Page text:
# The Tax Possibility Curve

In Fig. 10.6, we draw a curve of the relationship between A and t that satisfies Eq. (10.8). This curve is called the tax possibility curve because it shows how the tax revenue from a proportional income tax used for A varies with the tax rate, t.

Fig. 10.6 The tax possibility curve

As shown in this figure, the tax possibility curve means that if t = 0 and t = 1, then A = 0; and if 0 < t < 1, then A > 0. Namely, if t = 0, the government does not collect taxes. Further, if t = 1, nobody wishes to work; thus, the tax base is zero. LH = Ll = 0 means that A = 0. When the tax rate rises from t = 0, tax revenue first increases. However, when the tax rate is high enough to discourage work incentives, a further increase in the tax rate may reduce the tax base and then tax revenue. This is a paradoxical case. Let us denote the revenue maximizing tax rate by tM. Then, if t > tM, we have a paradoxical case with a tax rate that is too high.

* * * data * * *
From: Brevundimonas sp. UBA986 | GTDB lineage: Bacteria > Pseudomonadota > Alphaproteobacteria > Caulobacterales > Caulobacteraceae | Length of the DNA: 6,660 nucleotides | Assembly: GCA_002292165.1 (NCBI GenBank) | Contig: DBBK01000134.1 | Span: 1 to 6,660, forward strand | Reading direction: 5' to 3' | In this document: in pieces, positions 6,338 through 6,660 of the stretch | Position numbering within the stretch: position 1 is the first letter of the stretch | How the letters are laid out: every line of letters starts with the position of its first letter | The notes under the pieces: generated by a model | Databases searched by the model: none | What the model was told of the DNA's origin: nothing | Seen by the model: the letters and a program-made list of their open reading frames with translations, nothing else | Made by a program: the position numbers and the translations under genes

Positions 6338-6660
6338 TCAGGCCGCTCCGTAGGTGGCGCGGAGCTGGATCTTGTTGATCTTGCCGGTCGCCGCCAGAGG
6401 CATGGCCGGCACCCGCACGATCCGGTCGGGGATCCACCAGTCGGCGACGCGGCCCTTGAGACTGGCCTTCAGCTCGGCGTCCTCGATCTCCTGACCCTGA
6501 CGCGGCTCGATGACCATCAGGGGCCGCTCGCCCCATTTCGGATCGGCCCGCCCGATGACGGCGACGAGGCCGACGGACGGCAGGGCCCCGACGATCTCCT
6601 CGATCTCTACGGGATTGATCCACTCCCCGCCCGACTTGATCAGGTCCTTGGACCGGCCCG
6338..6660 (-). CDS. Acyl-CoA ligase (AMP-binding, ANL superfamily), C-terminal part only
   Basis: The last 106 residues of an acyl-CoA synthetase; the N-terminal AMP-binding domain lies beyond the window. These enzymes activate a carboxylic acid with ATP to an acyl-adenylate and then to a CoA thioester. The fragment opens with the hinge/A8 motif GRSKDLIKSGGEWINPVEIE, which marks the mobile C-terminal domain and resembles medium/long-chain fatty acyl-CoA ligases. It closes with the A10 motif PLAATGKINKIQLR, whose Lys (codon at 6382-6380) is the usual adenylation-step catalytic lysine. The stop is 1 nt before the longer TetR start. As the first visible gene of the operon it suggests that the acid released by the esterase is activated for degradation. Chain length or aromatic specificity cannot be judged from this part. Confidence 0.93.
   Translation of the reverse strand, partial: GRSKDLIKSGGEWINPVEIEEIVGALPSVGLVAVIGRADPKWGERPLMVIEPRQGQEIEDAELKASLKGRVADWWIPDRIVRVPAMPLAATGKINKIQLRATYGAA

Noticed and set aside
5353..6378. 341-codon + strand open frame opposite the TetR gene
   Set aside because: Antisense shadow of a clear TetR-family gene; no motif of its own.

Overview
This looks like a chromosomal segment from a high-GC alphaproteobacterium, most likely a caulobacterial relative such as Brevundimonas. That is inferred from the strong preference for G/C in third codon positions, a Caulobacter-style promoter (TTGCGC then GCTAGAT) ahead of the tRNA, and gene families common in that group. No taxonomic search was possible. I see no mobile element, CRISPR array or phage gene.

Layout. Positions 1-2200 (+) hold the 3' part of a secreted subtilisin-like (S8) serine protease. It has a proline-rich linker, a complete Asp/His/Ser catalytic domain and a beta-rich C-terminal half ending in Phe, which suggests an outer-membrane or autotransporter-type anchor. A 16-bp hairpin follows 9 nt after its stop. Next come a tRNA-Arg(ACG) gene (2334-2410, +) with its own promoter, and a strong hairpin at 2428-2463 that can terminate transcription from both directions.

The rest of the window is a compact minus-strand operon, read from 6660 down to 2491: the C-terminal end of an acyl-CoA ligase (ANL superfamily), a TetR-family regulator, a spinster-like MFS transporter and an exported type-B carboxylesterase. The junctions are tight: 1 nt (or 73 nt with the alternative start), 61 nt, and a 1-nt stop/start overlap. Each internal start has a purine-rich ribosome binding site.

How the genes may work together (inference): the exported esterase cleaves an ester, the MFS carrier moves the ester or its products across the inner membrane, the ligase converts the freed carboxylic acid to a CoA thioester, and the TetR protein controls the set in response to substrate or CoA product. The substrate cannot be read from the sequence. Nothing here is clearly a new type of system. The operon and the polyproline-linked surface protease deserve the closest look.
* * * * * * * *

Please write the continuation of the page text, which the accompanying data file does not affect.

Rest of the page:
The government must choose A and t in order to maximize social welfare, subject to Eq. (10.8). In other words, it chooses the optimal point on the tax possibility curve. What is the optimal point? It can be determined by considering the social welfare function; namely, optimal income tax is given as the maximization of social welfare on the tax possibility curve.